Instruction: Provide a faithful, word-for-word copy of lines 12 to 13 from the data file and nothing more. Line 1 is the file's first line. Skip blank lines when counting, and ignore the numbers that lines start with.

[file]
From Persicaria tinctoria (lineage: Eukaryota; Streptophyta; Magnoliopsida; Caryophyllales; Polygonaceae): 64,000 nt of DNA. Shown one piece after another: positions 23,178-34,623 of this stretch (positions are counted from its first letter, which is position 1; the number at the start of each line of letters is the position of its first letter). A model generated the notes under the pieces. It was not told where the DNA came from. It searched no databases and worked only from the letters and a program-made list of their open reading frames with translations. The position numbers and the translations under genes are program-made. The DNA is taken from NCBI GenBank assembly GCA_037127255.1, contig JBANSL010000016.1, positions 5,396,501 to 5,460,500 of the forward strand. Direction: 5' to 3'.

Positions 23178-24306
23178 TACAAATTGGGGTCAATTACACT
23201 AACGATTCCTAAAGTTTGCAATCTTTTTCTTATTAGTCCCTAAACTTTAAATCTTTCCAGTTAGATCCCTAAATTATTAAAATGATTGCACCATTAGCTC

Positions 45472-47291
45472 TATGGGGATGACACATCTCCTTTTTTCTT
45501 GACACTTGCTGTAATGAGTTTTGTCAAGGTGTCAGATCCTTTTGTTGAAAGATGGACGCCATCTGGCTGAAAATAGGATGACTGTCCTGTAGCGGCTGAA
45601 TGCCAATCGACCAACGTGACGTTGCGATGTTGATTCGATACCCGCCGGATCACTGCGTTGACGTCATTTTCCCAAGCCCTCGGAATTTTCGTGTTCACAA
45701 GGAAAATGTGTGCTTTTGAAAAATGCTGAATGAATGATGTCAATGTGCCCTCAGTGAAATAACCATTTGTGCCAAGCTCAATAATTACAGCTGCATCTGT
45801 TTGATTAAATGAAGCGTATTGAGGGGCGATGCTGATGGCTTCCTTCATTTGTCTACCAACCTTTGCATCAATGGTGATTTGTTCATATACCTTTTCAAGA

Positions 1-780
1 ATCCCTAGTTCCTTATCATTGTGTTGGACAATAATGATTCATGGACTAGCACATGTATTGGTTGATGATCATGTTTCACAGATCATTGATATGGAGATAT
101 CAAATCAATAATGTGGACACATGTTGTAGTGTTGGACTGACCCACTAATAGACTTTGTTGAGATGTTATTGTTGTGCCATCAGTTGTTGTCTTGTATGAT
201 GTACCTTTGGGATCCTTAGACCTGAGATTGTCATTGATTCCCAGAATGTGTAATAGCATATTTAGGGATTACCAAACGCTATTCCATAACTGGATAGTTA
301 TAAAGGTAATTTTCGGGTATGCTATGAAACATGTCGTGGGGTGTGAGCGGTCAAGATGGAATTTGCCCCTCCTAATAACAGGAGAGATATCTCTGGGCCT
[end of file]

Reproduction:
1 ATCCCTAGTTCCTTATCATTGTGTTGGACAATAATGATTCATGGACTAGCACATGTATTGGTTGATGATCATGTTTCACAGATCATTGATATGGAGATAT
101 CAAATCAATAATGTGGACACATGTTGTAGTGTTGGACTGACCCACTAATAGACTTTGTTGAGATGTTATTGTTGTGCCATCAGTTGTTGTCTTGTATGAT